Years later, Joe would pen the words to The Clash’s hit single, ‘Rock The Casbah.’ On the surface it is a comical take on the arab/jewish conflict and the power of music to end religious intolerence. Upon closer inspection though, it is a thinly veiled rallying cry to the Muslim world (in true Lawrence fashion), to rise up and defy their fundamentalist oppressors. In my opinion, it is one of Joe’s most cleverly crafted and covertly worded declarations of revolution:
‘Now the king [any one of the western-appointed rulers in the middle-east] told the boogie men’ [the oil barons],
‘You have to let that raga [religious dogma] drop’
‘The oil down the desert way’
‘Has been shakin’ to the top’ [we need to sell our oil, not promote war],
‘The sheik [oil-baron] he drove his Cadillac’ [US western decadent ways]
‘He went a-cruisin’ down the ville’
‘The muezzin [the chosen person at a mosque who leads and recites the call to prayer] was a’ standing’
‘On the radiator grille’ [saying stop this blasphemous behaviour].
‘Sharia [the moral code and religious law of Islam] doesn’t like it.’
‘Rockin the casbah, Rock the casbah,’
Joe later explained that the first line of the song was a reference to an off-hand remark that Bernie Rhodes made in the studio. Questioning the length of the recently recorded songs he asked, “Does everything have to be a raga”? I believe Joe’s glib explanation was a deliberate diversion, designed to obscure the rebellious message of the lyric. It is one of his most candidly incisive global calls for peace and inserts his radical sentiments on an already volatile and unstable situation. Notwithstanding, the lyric stands as a fitting tribute to the accomplishments of T.E. Lawrence during his military career and is entirely in sympathy with Lawrence’s own radical solutions, providing yet another link to Joe’s hero-worship of the man.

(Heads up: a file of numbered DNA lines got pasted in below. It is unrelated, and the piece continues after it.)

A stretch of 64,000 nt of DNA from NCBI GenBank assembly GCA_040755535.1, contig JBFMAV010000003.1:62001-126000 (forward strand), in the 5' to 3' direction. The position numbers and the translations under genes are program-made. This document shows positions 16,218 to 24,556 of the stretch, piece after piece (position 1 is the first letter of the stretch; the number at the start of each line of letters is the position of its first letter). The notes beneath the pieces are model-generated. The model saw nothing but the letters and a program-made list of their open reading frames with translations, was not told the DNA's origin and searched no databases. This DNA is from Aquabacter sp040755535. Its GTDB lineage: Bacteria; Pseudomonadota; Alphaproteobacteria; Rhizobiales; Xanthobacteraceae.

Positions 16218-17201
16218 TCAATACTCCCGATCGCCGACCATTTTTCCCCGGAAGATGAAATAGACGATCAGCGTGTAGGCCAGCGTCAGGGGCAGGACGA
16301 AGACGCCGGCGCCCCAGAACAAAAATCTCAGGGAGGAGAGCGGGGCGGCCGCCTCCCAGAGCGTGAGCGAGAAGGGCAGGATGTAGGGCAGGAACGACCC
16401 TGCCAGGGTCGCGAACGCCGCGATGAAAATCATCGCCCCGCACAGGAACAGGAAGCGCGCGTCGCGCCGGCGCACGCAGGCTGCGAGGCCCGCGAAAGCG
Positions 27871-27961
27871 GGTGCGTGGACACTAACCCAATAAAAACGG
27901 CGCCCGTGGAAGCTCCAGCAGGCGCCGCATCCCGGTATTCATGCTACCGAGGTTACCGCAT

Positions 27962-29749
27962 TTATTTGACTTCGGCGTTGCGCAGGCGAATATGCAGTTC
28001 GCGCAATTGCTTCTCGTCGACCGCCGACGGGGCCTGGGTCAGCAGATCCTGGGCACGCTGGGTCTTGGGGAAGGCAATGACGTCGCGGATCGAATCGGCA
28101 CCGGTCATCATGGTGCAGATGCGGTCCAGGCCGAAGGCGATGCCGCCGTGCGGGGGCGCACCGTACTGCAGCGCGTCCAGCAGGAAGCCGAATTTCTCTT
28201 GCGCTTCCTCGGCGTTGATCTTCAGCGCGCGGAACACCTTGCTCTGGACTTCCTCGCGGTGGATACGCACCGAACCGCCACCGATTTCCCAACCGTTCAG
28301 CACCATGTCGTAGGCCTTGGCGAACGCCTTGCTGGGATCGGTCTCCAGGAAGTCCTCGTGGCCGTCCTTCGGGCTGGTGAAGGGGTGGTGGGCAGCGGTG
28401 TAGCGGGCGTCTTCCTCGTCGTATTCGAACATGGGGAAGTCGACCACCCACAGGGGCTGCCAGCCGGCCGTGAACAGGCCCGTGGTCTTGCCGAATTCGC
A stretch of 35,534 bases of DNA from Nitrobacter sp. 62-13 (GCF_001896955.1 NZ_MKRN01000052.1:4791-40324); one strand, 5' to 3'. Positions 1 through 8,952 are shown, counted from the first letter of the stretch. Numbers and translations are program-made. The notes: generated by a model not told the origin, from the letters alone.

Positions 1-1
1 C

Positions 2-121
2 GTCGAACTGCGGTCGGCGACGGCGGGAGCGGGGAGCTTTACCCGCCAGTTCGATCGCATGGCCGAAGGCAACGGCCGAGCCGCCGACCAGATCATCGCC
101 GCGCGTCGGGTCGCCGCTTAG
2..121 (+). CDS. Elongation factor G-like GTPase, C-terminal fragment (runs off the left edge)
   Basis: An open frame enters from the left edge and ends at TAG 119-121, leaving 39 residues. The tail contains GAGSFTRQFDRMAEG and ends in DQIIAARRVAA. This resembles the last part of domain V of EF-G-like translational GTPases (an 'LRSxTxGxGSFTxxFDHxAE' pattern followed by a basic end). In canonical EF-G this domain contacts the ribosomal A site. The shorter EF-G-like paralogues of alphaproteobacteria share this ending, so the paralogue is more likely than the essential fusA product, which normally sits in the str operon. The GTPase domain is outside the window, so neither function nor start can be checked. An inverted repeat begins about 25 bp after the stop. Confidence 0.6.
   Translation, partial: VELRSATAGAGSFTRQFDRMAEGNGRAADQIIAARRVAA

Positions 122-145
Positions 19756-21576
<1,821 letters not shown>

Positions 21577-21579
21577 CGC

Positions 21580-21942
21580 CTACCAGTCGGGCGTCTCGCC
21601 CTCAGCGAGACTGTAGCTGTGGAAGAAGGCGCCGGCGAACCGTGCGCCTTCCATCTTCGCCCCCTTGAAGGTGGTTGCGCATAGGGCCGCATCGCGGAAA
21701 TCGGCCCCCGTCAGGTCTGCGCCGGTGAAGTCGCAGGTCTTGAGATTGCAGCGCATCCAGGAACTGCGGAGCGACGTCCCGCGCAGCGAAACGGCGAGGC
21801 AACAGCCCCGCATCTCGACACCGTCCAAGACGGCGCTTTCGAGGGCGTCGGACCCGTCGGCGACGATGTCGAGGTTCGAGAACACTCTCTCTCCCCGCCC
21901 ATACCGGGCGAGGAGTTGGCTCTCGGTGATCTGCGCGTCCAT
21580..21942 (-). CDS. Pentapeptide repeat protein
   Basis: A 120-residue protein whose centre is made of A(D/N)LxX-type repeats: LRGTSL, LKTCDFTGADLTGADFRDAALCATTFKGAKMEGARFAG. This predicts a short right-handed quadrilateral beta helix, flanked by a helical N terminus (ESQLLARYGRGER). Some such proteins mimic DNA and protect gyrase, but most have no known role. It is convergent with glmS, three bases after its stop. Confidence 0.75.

It is a fitting tribute that Joe’s life has been as much of an inspiration to millions around the world just as Lawrence’s actions were in his own time. The call to arms, standing up for the rights of the oppressed, and the laying aside of personal gain (not minding that it hurts), are all evident. The moral of their lives is timeless, eternal, and uplifting, and the overlapping connections between them are irresistible as I’m sure they will continue to be to future generations.
1. Brown, Malcolm (1988). The Letters of T.E. Lawrence. Letter to W.F. Stirling, Deputy Chief Political Officer, Cairo, June 28, 1919
2. Simpson, Colin; Knightley, Phillip (June 1968). Sunday Times. The pieces appeared on the 9th, 16th, 23rd, and 30th of June, and were based mostly on the narrative of John Bruce.
3. Chris Salawicz, The Ballad Of Joe Strummer, Faber & Faber Inc. 2006. Pg 117.
* Movie still © 20th Century Fox
* Joe Strummer. ca. 1977. image the exclusive copyright of Denis O’Regan.
* Cathy Lomax, ‘The Virtues of War’, 2012, oil on canvas, 97x83cm, © Cathy Lomax